June 21, 2020
Social isolation is tough. And, we’ve already talked about how expecting abstinence is not a good public health strategy. Are there modifications we can make that can hugely decrease transmission risk and also provide social and physical connection? Enter the concept of the “bubble”, “COVID-teams”, “Pods”, or “Quaranteams.”
Let’s use the term Double Bubble. For one, it’s fun to say and two, in my research for this letter, it seems to be the most popular term (likely because of one). Double Bubble refers to the concept of expanding your isolation team to include another isolation team (ie. household). This has been a strategy that lots of people (and even a number of countries including New Zealand, Canada, and Germany) have used successfully. Let’s talk about how this should work because not doing this the right way can lead to a huge amount of unnecessary risk and could damage friendships instead of strengthening them.
I think if you are considering this there are two articles I would really like for you to read (here and here). The first is from the perspective of an individual Double Bubbling with a couple of his friends. It really goes through the do’s and don’ts and the interpersonal issues. The second one addresses epidemiological and social aspects. Here is a 2 min blurb by a pediatric nurse practitioner discussing this concept on NPR’s Corona Virus Daily back on May 15.
Again, whenever we are talking about harm reduction, we are talking about something that will confer risk. I’ve said it before and will again. Whenever we talk about risk, you need to consider your risk tolerance, your personal situation, your medical issues, and the value of the benefit the action will provide you.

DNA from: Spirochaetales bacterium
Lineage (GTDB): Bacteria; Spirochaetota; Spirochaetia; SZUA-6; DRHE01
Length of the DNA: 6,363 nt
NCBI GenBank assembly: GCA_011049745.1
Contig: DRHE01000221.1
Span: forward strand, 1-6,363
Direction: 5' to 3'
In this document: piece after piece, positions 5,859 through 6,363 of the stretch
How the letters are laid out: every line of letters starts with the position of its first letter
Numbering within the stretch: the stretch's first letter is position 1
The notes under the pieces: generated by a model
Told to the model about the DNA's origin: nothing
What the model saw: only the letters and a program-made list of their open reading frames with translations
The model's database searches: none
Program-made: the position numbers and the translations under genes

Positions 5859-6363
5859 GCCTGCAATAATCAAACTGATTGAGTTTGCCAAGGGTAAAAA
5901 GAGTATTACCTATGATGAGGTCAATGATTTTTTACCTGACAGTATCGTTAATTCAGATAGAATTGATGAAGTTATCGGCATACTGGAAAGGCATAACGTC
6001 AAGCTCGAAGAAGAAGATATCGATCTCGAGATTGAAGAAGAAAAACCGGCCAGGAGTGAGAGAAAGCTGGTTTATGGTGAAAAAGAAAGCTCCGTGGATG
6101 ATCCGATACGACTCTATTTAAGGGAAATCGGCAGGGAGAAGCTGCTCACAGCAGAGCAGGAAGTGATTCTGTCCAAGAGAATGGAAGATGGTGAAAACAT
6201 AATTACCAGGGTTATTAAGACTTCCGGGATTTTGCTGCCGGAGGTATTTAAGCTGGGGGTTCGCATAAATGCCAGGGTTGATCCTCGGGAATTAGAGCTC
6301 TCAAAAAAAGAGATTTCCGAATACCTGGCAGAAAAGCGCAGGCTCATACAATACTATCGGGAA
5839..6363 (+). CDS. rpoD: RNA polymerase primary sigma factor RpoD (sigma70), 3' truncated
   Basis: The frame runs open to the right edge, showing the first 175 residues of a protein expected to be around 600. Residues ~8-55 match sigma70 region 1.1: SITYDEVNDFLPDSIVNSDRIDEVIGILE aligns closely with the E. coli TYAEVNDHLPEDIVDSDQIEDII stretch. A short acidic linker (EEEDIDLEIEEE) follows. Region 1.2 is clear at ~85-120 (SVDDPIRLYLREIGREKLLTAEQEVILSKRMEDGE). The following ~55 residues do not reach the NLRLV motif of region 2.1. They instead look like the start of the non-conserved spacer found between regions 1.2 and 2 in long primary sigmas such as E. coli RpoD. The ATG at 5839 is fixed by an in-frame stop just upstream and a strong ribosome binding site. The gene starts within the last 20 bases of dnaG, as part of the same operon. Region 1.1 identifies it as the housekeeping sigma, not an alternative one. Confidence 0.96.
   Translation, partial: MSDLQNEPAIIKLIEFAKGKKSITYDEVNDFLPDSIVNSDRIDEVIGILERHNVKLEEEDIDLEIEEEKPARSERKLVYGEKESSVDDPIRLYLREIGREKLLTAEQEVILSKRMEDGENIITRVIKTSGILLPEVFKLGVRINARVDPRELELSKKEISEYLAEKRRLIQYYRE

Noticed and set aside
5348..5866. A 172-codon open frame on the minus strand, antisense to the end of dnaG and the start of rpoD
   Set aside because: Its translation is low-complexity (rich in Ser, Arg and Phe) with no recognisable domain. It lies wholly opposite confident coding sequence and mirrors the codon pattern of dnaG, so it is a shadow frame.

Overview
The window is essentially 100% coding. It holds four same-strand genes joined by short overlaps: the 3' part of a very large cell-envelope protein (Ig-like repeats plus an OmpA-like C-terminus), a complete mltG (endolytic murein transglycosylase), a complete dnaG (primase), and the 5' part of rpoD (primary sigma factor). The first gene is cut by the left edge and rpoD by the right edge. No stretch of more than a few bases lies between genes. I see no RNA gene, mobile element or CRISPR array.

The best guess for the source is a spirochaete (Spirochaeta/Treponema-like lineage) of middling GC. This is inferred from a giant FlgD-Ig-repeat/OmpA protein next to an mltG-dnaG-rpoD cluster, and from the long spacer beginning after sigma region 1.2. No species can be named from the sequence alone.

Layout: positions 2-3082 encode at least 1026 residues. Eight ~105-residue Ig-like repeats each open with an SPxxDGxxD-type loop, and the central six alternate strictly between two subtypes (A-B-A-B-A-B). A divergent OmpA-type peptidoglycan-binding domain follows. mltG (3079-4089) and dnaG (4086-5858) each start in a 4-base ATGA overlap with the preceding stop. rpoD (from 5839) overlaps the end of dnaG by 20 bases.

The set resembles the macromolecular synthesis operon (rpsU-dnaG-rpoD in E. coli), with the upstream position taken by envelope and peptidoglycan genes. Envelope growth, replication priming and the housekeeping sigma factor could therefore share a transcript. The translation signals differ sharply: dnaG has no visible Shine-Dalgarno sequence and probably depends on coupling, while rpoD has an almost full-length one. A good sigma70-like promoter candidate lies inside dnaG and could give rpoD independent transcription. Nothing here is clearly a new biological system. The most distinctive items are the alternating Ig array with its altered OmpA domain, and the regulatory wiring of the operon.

Having offered my usual disclaimer, if you are interested in venturing into Double Bubble territory, read below (but also read the two articles I referenced above):
The people in Group 1 increased their risk by 3x and the people in Group 2 by 50%. I realize I am oversimplifying. Just because someone in your household or double-bubble gets COVID does not mean everyone will get it. But, I think you see my point. You are adding the risk of the other group to the risk of your group. Hence, why trust is so important.
And with that, I hope you have a framework in which to start thinking about Double Bubbles. If I missed something, let me know and I’ll share it in the next letter.
Stay emotionally connected and physically distant,
PS: My alma mater recently reported they have developed a mouse model for COVID. This is BIG TIME for speeding up the development of therapeutics for COVID. I’ll take the credit as I went there in the mid-’90s… you know standing on the shoulders of giants. Just saying.
PPS: Follow up on the false-negative letter. Here are two more articles that I used in answering a follow-up email question. This is a nice layperson article from Stat News that is excellent and here is a British Medical Journal article that is written for the medical community but I think it uses accessible language. Here are the main points from the BMJ article: